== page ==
“I was starting to feel like we needed to do a play in which nobody dies,” Harrison says. “I think it was something like three consecutive shows where people died. With American Whup-Ass, I love that we can poke fun at everything, laugh at ourselves and still explore serious issues.”

Plays are selected by the Alter ensemble, of which director and writer Ann Brebner is a part. She was not a fan of the American script to start.

“There’s a lot of old-boy humor in it, and I don’t respond to that very well,” says the soft-spoken Brebner. “But I love it now. On stage, with an audience, I have a terrific time watching it. I could see in rehearsals that it was taking on life, but it reaches full maturity with an audience. The audience changes the dimension of the humor, pulls it to another level. When I was reading it, my instinct was that I don’t want to go there. But the audience itself opens the door and you go there. The writer, Justin Warner, really understands that relationship.”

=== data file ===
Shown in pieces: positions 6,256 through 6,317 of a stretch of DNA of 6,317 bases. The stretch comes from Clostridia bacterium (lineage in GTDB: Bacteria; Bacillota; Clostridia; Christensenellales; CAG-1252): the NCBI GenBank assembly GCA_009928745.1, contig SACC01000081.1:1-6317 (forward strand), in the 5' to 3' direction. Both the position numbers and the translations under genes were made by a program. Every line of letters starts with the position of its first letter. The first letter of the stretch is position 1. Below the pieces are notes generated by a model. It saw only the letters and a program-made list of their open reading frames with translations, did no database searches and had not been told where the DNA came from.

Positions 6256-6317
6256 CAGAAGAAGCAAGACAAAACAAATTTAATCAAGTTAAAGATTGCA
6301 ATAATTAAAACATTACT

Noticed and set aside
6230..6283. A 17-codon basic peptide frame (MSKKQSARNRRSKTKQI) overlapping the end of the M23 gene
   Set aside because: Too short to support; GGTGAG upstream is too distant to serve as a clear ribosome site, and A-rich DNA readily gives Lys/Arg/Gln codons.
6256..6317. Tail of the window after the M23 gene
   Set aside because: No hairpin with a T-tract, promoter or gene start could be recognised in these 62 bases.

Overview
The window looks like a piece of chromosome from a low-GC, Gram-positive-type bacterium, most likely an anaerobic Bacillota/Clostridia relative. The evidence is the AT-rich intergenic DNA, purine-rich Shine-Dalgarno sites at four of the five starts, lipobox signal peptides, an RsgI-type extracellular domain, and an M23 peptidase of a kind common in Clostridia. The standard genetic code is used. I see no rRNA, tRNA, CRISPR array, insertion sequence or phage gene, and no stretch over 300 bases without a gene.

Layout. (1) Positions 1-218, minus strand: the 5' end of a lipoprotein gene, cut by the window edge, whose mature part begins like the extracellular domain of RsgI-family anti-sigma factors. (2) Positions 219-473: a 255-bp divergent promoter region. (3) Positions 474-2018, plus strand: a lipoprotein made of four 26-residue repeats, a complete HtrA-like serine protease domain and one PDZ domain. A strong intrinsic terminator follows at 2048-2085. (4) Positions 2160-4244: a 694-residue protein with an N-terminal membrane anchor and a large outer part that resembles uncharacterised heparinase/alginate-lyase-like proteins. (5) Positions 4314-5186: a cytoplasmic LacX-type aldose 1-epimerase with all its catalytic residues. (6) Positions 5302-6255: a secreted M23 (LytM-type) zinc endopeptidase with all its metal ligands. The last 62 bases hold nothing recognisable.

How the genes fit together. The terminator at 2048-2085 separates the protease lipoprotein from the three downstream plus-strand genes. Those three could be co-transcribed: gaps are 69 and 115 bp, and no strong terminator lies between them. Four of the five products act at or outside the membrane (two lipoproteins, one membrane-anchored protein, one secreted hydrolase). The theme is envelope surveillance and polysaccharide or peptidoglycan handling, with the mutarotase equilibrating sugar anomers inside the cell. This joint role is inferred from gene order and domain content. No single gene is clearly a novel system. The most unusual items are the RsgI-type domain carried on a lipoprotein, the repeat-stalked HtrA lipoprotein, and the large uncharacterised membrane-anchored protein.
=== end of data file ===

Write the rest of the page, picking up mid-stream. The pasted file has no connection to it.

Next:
Looking into the future for AlterTheater, Harrison says she’d like to expand the season from two plays to three and envisions that finally happening next year. The group is also commissioning its first play – a major accomplishment for a small company.

“We’re at an interesting point in our growth, and we’re doing some strategic planning,” Harrison says. “We’re examining what we’ve done, where we want to go and what are our core values. We’re finding out what we as a group want our future to be.”

Brebner notes that AlterTheater is accomplishing its goal of becoming a vital part of the community in which it performs.